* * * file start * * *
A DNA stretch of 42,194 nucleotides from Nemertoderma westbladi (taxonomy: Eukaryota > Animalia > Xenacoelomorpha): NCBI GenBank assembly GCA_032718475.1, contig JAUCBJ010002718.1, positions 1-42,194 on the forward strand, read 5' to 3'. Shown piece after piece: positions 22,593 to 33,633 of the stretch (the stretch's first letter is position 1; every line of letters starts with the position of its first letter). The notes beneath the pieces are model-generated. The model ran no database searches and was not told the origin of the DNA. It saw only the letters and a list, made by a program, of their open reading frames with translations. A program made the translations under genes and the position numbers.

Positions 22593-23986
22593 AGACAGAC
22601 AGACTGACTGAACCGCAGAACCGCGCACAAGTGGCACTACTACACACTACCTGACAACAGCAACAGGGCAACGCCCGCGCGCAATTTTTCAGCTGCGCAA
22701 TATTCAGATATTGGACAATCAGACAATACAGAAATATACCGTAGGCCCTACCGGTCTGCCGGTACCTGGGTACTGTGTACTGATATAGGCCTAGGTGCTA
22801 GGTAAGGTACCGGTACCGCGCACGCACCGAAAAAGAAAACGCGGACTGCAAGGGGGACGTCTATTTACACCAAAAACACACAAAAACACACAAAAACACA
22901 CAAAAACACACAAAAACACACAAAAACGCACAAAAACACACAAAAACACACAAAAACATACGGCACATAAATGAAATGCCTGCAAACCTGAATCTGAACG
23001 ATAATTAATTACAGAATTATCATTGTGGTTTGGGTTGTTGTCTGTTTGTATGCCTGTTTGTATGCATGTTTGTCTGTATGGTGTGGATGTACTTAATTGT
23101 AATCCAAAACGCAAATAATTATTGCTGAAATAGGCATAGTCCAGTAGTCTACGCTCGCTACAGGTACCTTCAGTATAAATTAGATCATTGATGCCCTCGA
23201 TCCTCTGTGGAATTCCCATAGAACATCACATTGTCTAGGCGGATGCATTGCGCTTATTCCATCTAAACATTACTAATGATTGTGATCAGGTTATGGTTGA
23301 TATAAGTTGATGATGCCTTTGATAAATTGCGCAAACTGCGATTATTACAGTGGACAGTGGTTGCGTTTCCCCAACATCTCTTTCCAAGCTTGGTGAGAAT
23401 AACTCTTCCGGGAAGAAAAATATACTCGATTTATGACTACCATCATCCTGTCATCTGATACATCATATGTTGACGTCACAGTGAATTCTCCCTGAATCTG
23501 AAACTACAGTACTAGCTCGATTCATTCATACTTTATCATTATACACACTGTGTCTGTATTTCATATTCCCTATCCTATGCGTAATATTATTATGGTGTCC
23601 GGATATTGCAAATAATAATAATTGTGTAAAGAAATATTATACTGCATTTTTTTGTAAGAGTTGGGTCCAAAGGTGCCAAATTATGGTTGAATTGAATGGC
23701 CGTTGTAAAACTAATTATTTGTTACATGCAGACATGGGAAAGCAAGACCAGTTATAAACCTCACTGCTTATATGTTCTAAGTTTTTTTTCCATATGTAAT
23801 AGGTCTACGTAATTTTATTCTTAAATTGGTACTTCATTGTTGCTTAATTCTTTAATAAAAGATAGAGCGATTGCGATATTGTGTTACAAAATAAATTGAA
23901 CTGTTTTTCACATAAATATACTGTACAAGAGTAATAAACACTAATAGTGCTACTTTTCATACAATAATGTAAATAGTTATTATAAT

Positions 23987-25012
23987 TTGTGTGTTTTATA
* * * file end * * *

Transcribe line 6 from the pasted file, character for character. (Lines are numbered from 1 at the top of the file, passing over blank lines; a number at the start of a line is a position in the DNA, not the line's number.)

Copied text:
22801 GGTAAGGTACCGGTACCGCGCACGCACCGAAAAAGAAAACGCGGACTGCAAGGGGGACGTCTATTTACACCAAAAACACACAAAAACACACAAAAACACA